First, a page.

My friend David asked me about his recent car rental experience and whether I thought it helped him save money on his cross-country trip vs using his own ride.
Here are his comments:
“I actually did rent a vehicle. Whether my reasons for renting from Hertz vs. driving my own vehicle were economically substantiated or not, I couldn’t tell you. Maybe you, or one of your readers, can make a determination for me. Here are the details of my “excursion” (such a kidder, I know):
- My alternative to renting was driving my ’00 Ford Excursion half way across the US. Although still dependable with only 75k miles on the V10 gas engine, it’s still 9 years old. The last thing I needed to be dealing with on my vacation was a blown transmission, a broken a/c system, or something else that would take time away from our week at the beach. So, I’d call that the “cost of peace of mind,” (probably worth something).
- I rented a 2009 Toyota Sienna with 10k miles on it. I payed $556 for an 11 day rental period.
- Overall miles; I put 2,571 miles on the rental car; there is one oil change that I saved on
- I don’t know what the average cost per mile to drive my own vehicle before gas (cost, depreciation, routine maintenance, repairs, etc.), but let’s say it’s $0.20/mile. That would mean it would have cost me $514 before I put any gas in it ($0.20/mi. x 2,571miles = $514). Not an exact science, but I bet I’m not too far off.
- In my case, I think I saved some fuel costs too; the Ford Excursion has never won any awards for fuel economy
Not sure if any of that is useful, but you are welcome to use any of it on your blog.”
So what do you think? Did David save money? Is there ever a simple, cost-savings justification for renting vs driving your own car?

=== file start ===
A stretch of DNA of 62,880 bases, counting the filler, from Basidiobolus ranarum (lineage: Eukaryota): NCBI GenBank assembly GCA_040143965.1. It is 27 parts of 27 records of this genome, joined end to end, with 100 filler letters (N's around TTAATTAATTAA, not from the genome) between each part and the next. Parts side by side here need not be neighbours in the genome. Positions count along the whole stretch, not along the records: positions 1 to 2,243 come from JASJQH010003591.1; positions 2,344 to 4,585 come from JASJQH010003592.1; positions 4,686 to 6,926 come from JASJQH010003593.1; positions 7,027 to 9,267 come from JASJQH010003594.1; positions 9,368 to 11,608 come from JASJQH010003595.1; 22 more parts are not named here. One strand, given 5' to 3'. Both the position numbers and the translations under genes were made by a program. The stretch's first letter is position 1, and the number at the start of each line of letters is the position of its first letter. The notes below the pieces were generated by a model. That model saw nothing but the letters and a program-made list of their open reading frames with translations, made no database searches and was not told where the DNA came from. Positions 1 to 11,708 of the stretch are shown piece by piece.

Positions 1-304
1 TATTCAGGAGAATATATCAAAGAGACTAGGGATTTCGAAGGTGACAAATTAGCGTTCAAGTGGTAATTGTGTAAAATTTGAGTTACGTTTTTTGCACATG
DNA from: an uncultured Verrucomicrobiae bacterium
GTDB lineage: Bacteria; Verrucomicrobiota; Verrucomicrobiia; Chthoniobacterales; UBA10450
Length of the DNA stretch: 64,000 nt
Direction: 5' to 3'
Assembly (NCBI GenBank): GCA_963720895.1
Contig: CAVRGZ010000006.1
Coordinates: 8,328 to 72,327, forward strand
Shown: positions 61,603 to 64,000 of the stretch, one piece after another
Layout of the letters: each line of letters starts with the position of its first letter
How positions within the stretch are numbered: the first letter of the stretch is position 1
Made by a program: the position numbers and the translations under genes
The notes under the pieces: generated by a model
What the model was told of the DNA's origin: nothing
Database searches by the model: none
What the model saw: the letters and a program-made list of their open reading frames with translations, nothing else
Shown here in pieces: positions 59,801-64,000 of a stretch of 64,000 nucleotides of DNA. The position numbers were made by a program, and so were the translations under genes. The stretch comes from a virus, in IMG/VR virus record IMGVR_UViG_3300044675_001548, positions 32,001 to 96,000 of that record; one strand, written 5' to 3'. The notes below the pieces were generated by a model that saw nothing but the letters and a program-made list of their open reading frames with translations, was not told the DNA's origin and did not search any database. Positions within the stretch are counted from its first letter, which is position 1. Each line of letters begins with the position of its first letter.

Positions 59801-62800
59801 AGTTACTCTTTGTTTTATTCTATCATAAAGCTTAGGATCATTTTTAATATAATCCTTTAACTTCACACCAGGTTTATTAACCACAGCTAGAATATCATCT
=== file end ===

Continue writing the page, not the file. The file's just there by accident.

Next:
I asked some friends on Twitter and here were their thoughts:
The “Should I Rent?” Equation
Let’s look at the main elements to what I’ll call the “should I rent?” equation. The way I see it, it comes down to:
price of the rental [VS] (difference in MPG + wear and tear)
Price of the Rental
David listed his price above as $556 for an 11 day rental period. Not bad. Although I see that car rental prices have actually gone up. All you darn stay-cation-ers.
Difference in MPG
David’s Excursion gets approximately 13/15 mpg (14 avg). The Sienna he rented gets approximately 17/23 mpg (19 avg). Therefore, on his trip of 2,571 miles, his gallons used were 135.3. Had he taken his own ride, it would have been 183.6. At $2.50 per gallon. He spent $338.25 vs $459.00 for a savings of $120.75.
Wear and Tear Costs
Okay, now the factor that’s most difficult to calculate. What kind of wear and tear would David’s Excursion receive had he taken it? You can’t really use the IRS business mileage deduction, normally around .50 cents per mile because that includes gas (already factored in) and insurance (a sunk cost for David).
So that leaves things like car tires, oil changes, and other maintenance, as well as general depreciation. I’d say David is pretty close with his .20 cents a mile estimate. But let’s back into that number: